Jazz giving lottery pick Taylor Hendricks room to grow: ‘A lot of work to be done’

Once the Utah Jazz traded Kelly Olynyk and Simone Fontecchio last Thursday, the next phase began for a team in transition. Part of that next phase is to get Taylor Hendricks into the rotation and keep him there for the remainder of the season.

In case there’s some ambiguity to this, Jazz head coach Will Hardy announced this intention in the moments before the Jazz lost to the Phoenix Suns last Thursday. He also made a point to emphasize that Hendricks’ foot is in the door, but the rookie’s viability in the rotation will depend on how well he plays.

It’s the obvious move by the Jazz. Hendricks, 20, was the No. 9 pick in the 2023 NBA Draft. Outside of a two-week December stint, he had been mostly relegated to the SLC Stars of the G League where he’s played well. He’s a better player now than when the Jazz drafted him. But there’s no simulation for NBA minutes. That’s one of the reasons, as painful as it was, the Jazz knew they had to trade Olynyk. They had to clear a path to get Hendricks onto the floor.

The overall goal is to see Hendricks play for 30 games and evaluate his progress. That will give the Jazz an idea of what they need from him during the offseason. Even after their 129-107 loss to the Golden State Warriors, the Jazz are still in the Play-In Tournament hunt, 1.5 games behind the Warriors for the West’s 10th spot. The good news is that Hendricks will be able to play in some important games down the stretch — the more important the better.

At the beginning of the season, the 6-foot-9 Hendricks wasn’t exactly ready for real minutes. If we are being honest, he’s still not ready for minutes. He didn’t play well on Monday night’s lopsided loss to the Warriors. For the most part, he looked lost. He struggled to defend. He was non-existent offensively. He got into foul trouble. In almost every way against the Warriors, Hendricks looked out of place.

But the Jazz know that getting him into the rotation meant there are inevitably going to be some rough nights. But, now they will have film to watch and to show him where he needs to improve. This is the next step in the process.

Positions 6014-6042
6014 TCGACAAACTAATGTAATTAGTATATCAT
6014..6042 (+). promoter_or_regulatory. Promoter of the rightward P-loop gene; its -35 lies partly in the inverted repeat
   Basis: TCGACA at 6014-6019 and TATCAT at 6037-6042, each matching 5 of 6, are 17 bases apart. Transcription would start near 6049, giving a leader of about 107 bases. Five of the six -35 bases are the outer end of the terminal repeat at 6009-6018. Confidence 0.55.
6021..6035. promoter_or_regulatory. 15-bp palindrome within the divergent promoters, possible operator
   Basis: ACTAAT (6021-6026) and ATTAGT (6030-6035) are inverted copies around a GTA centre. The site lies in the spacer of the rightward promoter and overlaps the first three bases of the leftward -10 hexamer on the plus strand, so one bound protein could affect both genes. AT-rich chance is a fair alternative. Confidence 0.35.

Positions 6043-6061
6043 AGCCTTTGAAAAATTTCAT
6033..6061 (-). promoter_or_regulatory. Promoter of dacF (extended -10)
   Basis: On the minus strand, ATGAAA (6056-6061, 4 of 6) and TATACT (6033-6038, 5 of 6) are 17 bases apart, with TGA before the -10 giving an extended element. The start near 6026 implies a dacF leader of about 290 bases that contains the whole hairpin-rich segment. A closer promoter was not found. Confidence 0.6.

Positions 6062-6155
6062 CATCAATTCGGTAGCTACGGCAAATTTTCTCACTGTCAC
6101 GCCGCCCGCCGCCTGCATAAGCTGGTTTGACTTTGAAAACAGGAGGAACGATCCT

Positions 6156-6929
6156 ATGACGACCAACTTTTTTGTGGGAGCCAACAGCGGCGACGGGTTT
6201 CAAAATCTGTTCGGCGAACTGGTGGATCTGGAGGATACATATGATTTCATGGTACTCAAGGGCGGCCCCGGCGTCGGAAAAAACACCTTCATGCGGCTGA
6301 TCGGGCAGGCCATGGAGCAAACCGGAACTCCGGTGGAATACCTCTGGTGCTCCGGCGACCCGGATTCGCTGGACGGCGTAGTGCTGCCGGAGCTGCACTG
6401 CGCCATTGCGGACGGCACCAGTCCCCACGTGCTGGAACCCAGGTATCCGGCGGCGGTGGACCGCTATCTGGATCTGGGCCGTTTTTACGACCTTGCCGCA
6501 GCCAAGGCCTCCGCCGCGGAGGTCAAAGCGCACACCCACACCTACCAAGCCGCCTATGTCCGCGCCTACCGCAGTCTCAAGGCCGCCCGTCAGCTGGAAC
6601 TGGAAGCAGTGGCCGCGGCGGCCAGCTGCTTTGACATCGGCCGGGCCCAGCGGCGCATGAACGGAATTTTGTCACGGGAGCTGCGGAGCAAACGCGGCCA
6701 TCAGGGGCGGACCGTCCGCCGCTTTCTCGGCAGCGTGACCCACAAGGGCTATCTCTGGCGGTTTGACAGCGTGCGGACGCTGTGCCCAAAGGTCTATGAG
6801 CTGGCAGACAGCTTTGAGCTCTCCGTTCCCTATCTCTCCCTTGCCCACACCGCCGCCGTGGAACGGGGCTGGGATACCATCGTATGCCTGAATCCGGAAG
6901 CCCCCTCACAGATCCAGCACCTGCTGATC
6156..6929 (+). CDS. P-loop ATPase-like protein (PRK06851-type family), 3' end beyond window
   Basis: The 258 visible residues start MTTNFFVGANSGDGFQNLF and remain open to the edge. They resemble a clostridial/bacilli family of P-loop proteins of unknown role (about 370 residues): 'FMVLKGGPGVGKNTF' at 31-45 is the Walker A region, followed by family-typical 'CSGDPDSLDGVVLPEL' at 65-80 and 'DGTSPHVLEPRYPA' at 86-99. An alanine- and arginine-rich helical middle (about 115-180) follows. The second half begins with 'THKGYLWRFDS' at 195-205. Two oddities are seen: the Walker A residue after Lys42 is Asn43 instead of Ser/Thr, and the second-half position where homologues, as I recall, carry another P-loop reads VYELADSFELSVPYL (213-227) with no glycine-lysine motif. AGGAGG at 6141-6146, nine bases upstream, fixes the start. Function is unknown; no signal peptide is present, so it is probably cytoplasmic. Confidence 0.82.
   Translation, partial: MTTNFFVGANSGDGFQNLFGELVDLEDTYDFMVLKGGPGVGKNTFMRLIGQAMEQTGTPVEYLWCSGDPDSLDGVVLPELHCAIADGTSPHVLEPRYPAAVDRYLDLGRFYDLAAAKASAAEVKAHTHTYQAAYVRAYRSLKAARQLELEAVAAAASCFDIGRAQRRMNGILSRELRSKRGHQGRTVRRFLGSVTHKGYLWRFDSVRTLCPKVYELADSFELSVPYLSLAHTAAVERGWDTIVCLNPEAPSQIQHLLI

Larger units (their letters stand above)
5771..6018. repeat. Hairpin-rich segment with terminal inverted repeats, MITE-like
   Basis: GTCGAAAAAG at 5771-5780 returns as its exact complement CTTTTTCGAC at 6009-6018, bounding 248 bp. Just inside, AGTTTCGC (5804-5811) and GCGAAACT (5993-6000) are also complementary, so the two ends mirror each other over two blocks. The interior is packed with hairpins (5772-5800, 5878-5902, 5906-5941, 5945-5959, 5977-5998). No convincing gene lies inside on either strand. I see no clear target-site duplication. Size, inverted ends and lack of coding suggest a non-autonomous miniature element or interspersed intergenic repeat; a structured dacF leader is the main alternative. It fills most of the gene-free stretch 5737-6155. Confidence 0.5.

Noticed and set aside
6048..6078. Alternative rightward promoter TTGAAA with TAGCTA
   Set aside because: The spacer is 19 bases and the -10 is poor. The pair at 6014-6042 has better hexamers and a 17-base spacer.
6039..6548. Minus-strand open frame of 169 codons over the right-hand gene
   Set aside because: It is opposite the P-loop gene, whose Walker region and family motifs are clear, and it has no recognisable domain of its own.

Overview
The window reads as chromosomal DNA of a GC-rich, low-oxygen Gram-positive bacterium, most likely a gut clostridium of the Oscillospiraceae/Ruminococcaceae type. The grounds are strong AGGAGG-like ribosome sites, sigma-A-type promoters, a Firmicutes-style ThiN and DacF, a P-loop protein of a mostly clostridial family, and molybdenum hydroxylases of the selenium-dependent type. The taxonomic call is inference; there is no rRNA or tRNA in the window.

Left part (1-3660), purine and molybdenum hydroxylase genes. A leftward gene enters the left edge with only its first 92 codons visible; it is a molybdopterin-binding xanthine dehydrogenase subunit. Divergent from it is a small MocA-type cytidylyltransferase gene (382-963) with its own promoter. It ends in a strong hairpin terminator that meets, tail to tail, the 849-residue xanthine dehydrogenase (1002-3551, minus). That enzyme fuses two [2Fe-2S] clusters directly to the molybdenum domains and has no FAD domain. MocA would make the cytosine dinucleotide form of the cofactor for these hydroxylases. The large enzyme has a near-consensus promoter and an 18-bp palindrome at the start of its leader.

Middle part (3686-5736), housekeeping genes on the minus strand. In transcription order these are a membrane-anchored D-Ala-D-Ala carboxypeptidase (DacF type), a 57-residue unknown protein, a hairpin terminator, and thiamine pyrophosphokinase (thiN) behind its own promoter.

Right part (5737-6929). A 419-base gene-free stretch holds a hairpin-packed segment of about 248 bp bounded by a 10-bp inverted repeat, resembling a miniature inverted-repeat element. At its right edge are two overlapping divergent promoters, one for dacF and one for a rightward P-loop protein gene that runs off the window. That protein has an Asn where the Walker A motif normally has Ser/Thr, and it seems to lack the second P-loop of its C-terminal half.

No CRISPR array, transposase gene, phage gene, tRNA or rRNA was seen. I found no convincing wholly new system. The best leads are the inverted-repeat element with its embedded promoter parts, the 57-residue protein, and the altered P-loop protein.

“What I appreciate about Taylor is how professional he’s been,” Hardy said. “He’s not naive to where he’s at right now and what has to happen. He knows there is a lot of work to be done and he knows what he needs to work on.”

When you look at his skillset relative to what he is physically, he isn’t the typical lottery pick. His rise up the draft boards last season was borne of two traits that aren’t typical in 6-foot-10 guys: He defends the perimeter as well as protects the rim. He can shoot. Hendricks did both in his one season at Central Florida, immediately becoming one of the best freshmen in college basketball.

What everyone needs to realize is that Hendricks is raw and he will need to be molded for at least another season. For Jazz fans, the thing to do is look for the flashes of talent. Outside of the obvious superstars, his ceiling is as high as anyone in the 2023 draft.

Yet, as this season has proven, the floor is low. It’s why the Jazz are getting him into the rotation. He needs reps now, even if it negatively affects Utah’s bottom line of wins and losses. He needs to play game after game. He needs to find a rhythm.

When he found one in December, he affected games positively, particularly on defense. He’s an uncommon defensive talent.

Check out this possession in isolation against Kevin Durant:

KD is one of the best offensive players in NBA history. He’s almost impossible to stay in front of without some sort of help. There are very few players who can meet Durant at the summit of his shot. Hendricks not only stayed in front of Durant, but he easily blocked Durant’s layup attempt off the backboard. Look at the timing of the block. He allowed Durant to commit to his finish, and then erased it. The instincts of that one play are incredible.